My Mama told me years ago, "If you want to preserve your reputation as a good cook, never give out the recipe to your best dishes. And, if forced to do so, just leave out a small key ingredient." I learned this the hard way when I found myself at a pot luck dinner having to listen to the rave reviews a (now former) friend of mine was receiving for a dish she made from one of my recipes. In all the adulation, as she gushed about how she made the pie, she never once happened to mention that I was the one who gave her the recipe. As I smoldered over my glass of wine, Scarlett's angry pledge, "As God as my witness . . ." went through my mind as my Mama's words came back to me.
So years later when a good friend asked me for one of my treasured recipes, I thought of that unpleasant incident, realized that her friendship was more dear to me than being petty over claiming bragging rights for an apple pie. Besides, she lived two states away. So, not only did I send her the recipe, word for word, I also included all the tweaks, my daughter and I had made to the dish over the years. As a true friend, I revealed all.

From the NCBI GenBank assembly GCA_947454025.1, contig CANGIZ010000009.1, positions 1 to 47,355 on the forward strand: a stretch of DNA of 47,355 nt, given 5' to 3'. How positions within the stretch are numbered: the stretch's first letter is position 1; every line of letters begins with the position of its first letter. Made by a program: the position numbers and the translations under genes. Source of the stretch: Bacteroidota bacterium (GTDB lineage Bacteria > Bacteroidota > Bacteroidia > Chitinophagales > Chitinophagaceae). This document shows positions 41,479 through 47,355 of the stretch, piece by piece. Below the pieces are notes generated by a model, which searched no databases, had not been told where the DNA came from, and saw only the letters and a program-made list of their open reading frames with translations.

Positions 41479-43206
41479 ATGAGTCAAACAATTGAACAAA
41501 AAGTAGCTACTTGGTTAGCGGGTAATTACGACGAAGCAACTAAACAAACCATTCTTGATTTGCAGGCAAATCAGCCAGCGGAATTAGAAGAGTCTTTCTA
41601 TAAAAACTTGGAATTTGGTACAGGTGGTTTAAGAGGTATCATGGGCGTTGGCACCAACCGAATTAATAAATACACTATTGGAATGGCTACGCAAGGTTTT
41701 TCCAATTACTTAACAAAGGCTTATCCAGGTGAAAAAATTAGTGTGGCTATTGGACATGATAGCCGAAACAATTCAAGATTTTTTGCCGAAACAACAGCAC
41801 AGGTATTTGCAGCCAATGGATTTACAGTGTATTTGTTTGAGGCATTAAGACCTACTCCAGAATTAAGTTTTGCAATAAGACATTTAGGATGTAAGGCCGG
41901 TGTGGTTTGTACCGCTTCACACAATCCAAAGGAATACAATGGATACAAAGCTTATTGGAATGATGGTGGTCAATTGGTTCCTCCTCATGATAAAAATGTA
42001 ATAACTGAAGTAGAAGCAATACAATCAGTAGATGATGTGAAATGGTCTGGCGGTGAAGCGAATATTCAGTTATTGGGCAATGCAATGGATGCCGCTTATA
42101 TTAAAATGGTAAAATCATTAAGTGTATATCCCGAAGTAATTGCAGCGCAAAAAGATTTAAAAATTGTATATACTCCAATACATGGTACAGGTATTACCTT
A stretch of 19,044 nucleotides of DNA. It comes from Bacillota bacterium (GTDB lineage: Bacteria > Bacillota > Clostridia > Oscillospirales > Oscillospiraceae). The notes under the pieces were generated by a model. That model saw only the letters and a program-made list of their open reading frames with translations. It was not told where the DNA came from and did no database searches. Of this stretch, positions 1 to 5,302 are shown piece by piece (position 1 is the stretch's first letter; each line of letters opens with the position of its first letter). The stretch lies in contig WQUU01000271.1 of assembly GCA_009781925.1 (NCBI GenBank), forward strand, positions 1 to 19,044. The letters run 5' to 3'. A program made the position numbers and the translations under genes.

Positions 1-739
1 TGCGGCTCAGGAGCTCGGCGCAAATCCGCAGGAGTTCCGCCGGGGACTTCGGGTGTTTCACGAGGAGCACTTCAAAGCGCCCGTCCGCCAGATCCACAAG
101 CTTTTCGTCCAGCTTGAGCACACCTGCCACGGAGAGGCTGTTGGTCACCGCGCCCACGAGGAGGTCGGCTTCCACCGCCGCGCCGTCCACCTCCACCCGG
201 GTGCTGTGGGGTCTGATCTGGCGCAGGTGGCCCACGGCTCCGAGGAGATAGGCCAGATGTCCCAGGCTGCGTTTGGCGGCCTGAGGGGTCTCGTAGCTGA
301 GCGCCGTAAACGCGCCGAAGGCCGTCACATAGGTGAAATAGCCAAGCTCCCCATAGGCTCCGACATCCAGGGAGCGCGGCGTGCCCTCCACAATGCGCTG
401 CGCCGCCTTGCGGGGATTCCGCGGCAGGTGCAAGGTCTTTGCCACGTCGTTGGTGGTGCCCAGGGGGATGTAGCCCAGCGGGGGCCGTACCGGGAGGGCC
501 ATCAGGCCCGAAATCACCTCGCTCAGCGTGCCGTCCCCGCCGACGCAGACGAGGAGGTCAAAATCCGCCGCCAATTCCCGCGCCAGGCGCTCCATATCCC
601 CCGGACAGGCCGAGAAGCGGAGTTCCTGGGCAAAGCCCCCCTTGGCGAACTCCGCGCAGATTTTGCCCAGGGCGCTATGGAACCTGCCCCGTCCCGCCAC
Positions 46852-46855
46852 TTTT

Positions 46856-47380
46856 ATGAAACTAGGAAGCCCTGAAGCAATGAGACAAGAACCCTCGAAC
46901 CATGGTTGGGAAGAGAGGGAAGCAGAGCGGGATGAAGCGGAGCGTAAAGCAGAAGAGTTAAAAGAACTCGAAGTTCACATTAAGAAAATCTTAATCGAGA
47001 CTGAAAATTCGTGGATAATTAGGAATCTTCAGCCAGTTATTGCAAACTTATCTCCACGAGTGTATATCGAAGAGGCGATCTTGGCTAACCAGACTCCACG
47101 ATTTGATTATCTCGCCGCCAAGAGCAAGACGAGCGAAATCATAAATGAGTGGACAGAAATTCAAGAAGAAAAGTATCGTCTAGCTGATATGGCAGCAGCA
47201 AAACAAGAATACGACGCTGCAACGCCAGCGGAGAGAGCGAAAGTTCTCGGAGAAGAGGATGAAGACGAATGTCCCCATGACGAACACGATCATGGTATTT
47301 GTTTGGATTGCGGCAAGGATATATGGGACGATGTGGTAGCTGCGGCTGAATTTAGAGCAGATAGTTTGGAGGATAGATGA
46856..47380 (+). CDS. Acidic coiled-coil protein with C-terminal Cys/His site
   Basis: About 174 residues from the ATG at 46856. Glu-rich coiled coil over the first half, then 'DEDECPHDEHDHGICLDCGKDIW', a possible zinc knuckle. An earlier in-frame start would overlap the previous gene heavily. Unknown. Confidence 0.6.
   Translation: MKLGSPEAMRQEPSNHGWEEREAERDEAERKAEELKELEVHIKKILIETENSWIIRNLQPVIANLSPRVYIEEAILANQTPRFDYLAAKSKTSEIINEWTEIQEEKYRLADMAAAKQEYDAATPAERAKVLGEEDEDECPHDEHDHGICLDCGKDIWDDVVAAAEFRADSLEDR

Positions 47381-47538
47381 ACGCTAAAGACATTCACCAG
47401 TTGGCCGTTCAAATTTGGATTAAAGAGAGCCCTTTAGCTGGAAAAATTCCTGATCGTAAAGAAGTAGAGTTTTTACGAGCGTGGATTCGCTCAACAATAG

As it turned out, I had nothing to fear about my recipe being duplicated. I got a call Monday morning, "Well I made the pies last night." "Great, how were they?" "You didn't tell me the recipe was for two pies?" "The recipe says that." "Well I figured that out after I got to the end of the recipe and was about finished. I had planned on making two pies, so I had doubled the ingredients." I thought that would not be an issue, she could just make four pies, but I was wrong. "So my pie pans were full, very full," she continued. "You put it all in just two pans?" "Yep."
Then she went on to tell about putting the cinnamon sugar topping (a key ingredient that is added half way through the baking process) on top of the lattice crust. "I told you that I added the top crust after the topping." "Oh, that would have made sense." In my mind I am picturing these pie pans, overflowing with pie filling with the sugary topping piled atop the lattice crust. Then she added, "They are in the toaster oven now. They were not quite done when I brought them in the office this morning." I guess not. "But they smell so good."
I can't wait to hear the final verdict. "Oh, one more thing, do you peel your apples before you add them to the mix?" "Of course." "Oh. The recipe didn't say anything about that." "So you left the peel on?" "Uh, yeah. But, it's colorful."